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The Old Priest

The Old Priest

Anthony Wallace
https://www.jstor.org/stable/j.ctt5hjsfj
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    The Old Priest
    Book Description:

    The Old Priestis a book of transformations. From the cigar-smoke-and-mirrors world of casino life, to the collection's title character morphing into a goat-man before the narrator's eyes, to a family drama upended by a miniature dinosaur in the backyard, Anthony Wallace writes about life-changing events. The characters seek to escape their earthly boundaries through artifice and fantasy, and those boundaries can be as elegant and fragile as a martini glass or as hardscrabble as an Indian reservation. In these eight vividly detailed short stories we encounter cheating husbands, neurotic housewives, out-of-control teenagers, desperate gamblers, deluded alcoholics, and a host of others who would like a chance at something more. Some face the consequences of their actions, while others simply begin to see what they've been missing all along. Through wry, ironic prose-and what feels like firsthand experience-Wallace describes a comic and often misguided search for self-knowledge in the most unlikely locations-like the Emerald City, a low-rent gambling den where a cocktail waitress dressed as an X-rated Dorothy offers gamblers more than a Scotch on the rocks; or the Bastille Hotel-Casino, where a dealer dressed as an eighteenth century footman deals five-dollar blackjack to a reminiscing Holocaust survivor. Occasionally a real demon appears, but the collection is mostly about personal demons and the possibility of exorcising them. The stories inThe Old Priesthave to do with time and memory, and they convincingly open out beyond ordinary daily time to reveal something else-the present moment, perhaps, but a larger, more mysterious conception of it.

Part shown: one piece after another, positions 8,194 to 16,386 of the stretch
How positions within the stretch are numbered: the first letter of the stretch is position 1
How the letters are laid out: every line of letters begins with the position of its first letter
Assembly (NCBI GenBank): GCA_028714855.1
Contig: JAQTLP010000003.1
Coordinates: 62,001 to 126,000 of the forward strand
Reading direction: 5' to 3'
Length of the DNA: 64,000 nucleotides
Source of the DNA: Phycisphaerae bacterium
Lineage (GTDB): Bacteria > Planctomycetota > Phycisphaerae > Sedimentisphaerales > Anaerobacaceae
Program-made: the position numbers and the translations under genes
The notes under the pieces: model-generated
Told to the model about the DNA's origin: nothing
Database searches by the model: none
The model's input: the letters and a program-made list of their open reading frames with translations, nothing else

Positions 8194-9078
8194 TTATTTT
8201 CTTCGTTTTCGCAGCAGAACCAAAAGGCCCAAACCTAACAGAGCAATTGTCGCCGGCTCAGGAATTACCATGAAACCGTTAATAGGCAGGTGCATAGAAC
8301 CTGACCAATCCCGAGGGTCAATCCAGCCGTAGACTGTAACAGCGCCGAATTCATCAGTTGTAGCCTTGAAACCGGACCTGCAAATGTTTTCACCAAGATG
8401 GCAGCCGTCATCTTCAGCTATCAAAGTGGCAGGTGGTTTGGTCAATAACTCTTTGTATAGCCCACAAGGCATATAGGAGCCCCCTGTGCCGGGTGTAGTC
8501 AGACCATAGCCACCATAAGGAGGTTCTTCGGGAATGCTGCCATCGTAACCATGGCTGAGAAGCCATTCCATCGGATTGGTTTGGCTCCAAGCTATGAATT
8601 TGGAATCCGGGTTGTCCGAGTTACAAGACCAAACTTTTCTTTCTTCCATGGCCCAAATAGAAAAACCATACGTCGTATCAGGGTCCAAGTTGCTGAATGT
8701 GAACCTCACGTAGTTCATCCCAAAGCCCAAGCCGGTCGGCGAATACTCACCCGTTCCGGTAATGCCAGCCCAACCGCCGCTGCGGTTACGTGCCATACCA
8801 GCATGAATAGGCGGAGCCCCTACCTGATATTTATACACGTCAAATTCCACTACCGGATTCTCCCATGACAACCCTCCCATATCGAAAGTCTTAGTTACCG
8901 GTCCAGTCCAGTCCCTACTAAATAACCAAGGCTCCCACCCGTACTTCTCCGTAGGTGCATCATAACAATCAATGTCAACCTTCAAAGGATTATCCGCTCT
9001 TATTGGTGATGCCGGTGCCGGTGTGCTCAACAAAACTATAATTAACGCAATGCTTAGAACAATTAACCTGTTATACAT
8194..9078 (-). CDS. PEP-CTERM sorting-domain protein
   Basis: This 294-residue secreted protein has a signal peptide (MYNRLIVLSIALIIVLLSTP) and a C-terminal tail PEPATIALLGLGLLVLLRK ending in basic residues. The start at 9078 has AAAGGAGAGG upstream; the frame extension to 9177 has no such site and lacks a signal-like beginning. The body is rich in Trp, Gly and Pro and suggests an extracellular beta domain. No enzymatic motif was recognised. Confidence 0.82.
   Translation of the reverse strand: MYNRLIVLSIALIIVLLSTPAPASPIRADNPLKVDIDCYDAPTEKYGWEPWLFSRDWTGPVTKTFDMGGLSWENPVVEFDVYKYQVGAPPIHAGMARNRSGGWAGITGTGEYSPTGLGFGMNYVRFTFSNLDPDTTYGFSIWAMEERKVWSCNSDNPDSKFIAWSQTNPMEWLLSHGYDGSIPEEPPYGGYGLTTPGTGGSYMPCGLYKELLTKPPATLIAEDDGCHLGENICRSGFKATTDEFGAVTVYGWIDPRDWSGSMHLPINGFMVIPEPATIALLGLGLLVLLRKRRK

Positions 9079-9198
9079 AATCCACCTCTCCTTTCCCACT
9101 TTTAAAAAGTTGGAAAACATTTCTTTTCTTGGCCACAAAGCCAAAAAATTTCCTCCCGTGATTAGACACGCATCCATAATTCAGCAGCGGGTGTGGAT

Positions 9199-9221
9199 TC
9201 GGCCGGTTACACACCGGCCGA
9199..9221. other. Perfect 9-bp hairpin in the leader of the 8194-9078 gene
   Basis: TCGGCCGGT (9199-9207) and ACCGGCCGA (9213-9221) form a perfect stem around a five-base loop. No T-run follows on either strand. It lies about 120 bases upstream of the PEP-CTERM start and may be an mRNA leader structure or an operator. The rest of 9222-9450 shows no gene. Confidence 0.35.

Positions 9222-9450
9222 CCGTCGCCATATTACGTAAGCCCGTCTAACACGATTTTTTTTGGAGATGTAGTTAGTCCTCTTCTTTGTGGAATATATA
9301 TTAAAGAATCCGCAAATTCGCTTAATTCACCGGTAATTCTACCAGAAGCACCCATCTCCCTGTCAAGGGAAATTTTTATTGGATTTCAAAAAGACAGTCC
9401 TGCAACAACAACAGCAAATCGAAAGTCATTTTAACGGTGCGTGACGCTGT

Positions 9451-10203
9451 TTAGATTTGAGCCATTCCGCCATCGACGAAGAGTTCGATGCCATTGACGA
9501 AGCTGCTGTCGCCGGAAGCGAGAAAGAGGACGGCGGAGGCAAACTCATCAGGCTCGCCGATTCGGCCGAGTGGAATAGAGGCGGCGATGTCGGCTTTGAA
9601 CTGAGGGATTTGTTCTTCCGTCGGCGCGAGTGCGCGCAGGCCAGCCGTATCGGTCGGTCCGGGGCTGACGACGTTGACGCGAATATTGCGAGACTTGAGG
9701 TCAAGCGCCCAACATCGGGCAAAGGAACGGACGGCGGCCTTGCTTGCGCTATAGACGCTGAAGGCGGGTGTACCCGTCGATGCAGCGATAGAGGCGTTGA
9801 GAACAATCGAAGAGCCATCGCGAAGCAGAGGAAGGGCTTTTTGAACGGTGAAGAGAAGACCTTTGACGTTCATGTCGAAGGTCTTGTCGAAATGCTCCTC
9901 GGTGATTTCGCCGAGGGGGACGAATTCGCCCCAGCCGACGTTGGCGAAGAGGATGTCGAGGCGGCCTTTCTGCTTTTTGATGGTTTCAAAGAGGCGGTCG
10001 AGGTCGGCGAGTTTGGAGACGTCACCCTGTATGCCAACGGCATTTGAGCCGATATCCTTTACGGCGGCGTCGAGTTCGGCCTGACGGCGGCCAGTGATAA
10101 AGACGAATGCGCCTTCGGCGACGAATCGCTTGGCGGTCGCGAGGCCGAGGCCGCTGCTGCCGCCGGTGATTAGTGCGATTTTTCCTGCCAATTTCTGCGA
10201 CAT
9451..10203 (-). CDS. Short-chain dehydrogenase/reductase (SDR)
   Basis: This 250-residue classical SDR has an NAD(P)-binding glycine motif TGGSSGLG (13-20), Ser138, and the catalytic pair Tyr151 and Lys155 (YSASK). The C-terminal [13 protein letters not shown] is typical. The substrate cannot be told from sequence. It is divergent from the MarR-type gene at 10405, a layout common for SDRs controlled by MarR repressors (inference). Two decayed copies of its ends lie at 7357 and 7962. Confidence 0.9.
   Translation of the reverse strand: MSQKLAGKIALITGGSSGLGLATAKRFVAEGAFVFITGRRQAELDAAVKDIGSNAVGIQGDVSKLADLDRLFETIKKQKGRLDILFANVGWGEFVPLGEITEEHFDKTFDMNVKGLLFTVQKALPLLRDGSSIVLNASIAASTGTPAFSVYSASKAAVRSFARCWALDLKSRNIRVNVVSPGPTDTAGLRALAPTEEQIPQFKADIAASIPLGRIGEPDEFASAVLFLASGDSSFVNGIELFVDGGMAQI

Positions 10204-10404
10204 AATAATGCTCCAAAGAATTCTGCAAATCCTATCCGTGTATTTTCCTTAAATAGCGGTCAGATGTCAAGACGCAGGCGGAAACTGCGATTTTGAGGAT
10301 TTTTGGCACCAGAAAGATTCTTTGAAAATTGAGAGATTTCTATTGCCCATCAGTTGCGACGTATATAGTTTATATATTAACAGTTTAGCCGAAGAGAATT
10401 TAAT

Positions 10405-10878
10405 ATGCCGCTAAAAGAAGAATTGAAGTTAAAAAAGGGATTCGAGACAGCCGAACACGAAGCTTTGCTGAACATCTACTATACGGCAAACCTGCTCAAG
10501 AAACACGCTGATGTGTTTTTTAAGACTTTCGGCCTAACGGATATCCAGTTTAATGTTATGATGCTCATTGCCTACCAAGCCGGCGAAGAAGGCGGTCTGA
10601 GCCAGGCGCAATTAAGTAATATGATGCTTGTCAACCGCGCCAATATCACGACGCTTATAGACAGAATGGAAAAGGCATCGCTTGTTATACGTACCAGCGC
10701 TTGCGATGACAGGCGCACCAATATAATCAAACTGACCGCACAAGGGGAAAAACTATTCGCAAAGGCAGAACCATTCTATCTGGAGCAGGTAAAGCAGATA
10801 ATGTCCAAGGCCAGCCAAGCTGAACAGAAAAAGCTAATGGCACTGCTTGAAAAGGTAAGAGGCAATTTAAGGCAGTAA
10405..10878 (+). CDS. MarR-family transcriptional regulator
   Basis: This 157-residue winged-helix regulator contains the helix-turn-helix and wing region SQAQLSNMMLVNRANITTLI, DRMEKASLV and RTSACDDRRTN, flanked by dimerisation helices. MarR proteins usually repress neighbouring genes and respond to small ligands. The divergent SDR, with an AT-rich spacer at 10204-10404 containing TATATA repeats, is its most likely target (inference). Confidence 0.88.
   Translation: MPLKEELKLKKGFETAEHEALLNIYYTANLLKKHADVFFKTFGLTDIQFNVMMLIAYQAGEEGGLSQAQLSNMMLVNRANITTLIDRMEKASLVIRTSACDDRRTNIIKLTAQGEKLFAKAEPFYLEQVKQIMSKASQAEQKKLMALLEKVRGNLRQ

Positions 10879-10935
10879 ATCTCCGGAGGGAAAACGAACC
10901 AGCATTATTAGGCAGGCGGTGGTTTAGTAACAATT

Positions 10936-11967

eISBN: 978-0-8229-7920-3
    Subjects: Language & Literature

Table of Contents

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  1. The Old Priest
    (pp. 1-43)

    The old priest is a jesuit, brainy and fey. He smokes Pall Malls fixed bayonet-style in an onyx and silver cigarette holder and crosses his legs at the knee. He tells stories as if he is being interviewed for a public television special on old priests. A small, guttural chuckle serves to launch one of his very interesting anecdotes: it’s a kind of punctuation that serves as transition, like a colon or dash. You bring your latest girl to see the old priest, you always bring your latest girl to see the old priest.

    “Mildred, what are you doing with...

  2. Snow behind the Door
    (pp. 44-60)

    “I miss that little street,” I say to my grandmother over coffee. “I miss that street and all those people. I can still remember their names and what they looked like.”

    We live at the seashore now, far away from the narrow Philadelphia street where I spent my childhood and where my grandmother lived her married life. Not long after my grandfather died she came here, to the Jersey coastal town of Limit. “Too many memories,” she told me when I came back from Boston to find her in a different place, a different life. “I had to go on...

  3. The City of Gold
    (pp. 61-83)